Naturally, Nadal labors in win over Basilashvili on Labor Day Weekend

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NEW YORK—When Nikoloz Basilashvili walked on to Arthur Ashe Stadium to play Rafael Nadal in the round of 16 today at the US Open, it appeared that he faced an untenable pair of choices. The only time this 26-year-old man from Tbilisi, Georgia had played Nadal had come last year in the third round of Roland Garros. Nadal had won, more than handily, 6-0, 6-1, 6-0. 

So what was Basilashvili to do? One option called for him to try and hit winners, a virtually impossible task versus a player as mobile and skilled as Nadal. But the second path—sheer steadiness—was even less viable.

In the previous round, Nadal had been profoundly tested by 27th-seeded Karen Khachanov, taking four hours and 23 minutes to win that match, 5-7, 7-5, 7-6 (7), 7-6 (3). But while Khachanov demonstrated concussive firepower throughout, Basilashvili is far more of a slasher, subject to ups and downs. 

While the Khachanov match had been on the scale of a rigorous final exam, the first two sets of Nadal-Basilashvili suggested a simple fill in the blanks test, of one man’s consistency toppling another’s streakiness. In the end, though, it turned out to be a demanding pop quiz, Nadal taking three hours and 19 minutes to subdue the surprising and captivating Basilashvili, 6-3, 6-3, 6-7 (8), 6-4. 

Though playing in the round of 16 at a major for the first time, Basilashvili showed no nerves as the match got underway. But serving at 3-4, 30-40, he fell prey to Nadal’s form of genius: a great retrieval and a backhand lob that helped Nadal reset the point and eventually elicit in error. In the manner of such great champions as Pete Sampras and Roger Federer, that was all Nadal needed to break open the match. At 5-3, Nadal served out the set at 15 and then started the second by breaking Basilashvili at 15. He went on to take the second set 6-3.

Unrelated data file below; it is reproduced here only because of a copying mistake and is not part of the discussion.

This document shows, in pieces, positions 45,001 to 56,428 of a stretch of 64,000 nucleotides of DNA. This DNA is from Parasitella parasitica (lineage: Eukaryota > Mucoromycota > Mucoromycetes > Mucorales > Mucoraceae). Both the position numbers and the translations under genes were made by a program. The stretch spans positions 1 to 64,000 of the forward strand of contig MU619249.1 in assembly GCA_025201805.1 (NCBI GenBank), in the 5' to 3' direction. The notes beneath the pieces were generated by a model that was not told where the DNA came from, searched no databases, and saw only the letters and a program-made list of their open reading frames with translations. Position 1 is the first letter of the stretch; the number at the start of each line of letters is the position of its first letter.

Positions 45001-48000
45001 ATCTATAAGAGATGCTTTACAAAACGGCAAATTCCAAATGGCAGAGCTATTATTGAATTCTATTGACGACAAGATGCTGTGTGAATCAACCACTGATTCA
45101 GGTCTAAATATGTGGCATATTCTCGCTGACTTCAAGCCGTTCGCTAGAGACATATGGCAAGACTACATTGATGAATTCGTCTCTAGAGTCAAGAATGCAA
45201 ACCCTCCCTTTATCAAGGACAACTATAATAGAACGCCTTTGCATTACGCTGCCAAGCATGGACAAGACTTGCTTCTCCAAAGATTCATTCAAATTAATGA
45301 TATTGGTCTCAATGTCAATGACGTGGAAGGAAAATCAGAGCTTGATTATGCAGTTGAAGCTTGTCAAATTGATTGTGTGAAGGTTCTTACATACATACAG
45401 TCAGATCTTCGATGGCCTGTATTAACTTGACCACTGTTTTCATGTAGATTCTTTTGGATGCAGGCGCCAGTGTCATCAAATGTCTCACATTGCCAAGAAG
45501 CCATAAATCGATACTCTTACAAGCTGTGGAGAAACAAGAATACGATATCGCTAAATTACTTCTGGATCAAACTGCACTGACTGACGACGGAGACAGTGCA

Serving in the third at 0-1, love-40, Basilashvili fought off five break points to level that set and then broke Nadal to go up 2-1. Naturally, Nadal broke back immediately.   

But over the course of the third set, Basilashvili began to transcend the two horrible choices he’d faced at the start. The pace picked up considerably, as Basilashvili pushed Nadal into severely defensive positions and lashed deep and angled drives off both sides. It was a jarring sight.     

In some cases, players disrupt their opponents with doubt. Not Nadal. His disruption comes in the form of knowledge: Here it comes, deal with it. As much as Nadal has improved his serve to the forehand, everyone on the planet knows that on a big point in the ad court, Nadal’s go-to sequence is a breaking slice to the backhand, followed by a down-the-line forehand. This happened several times to Basilashvili. It was one thing yesterday for Nick Kyrgios to be awestruck by Roger Federer’s eclectic rainbow. As Basilashvili saw repeatedly, there is something even more debilitating about knowing what’s about to happen to you and then being helpless to prevent it.

But with Nadal serving at 3-1 in the third-set tiebreaker, keen to close out a 16-ball rally, the Spaniard lined up a forehand down-the-line mid-rally and was just wide with it. Then, down 4-5, Basilashvili played a sublime point, capped off by a crosscourt forehand drop shot and a scorching backhand passing shot. Serving at 7-6, he approached sharply to Nadal’s backhand and then knifed a backhand volley winner. The first two sets had lasted 73 minutes—the Basilashvili tutorial? The third had been 75 minutes long. The student had learned much.

The combination of a jolted Nadal and an empowered underdog added much spice to the start of the fourth set. And even though Nadal broke Basilashvili’s serve in the opening game, the atmosphere by that stage was vastly different. Basilashvili had found the groove, transformed from mouse to dragon. Having hit only 19 winners in the first two sets, he cracked 23 in the third, 14 in the fourth. Even as Nadal methodically continued to hold serve, the threat remained that Basilashvili could catch blow smoke. 

Even when serving at 3-5, 30-30, Basilashvili struck a 112-M.P.H. ace down the T and a backhand winner, forcing Nadal to serve out the match at 5-4.

“He was always able to come back,” said Nadal.

Unable to finish at this exact stage versus Khachanov on Friday, today Nadal reached 40-love and then went with Lefty Play 101: a wide slice, which turned out to be a 106-M.P.H. ace. 

Said Nadal, “I found a way, but it was a tough one.”

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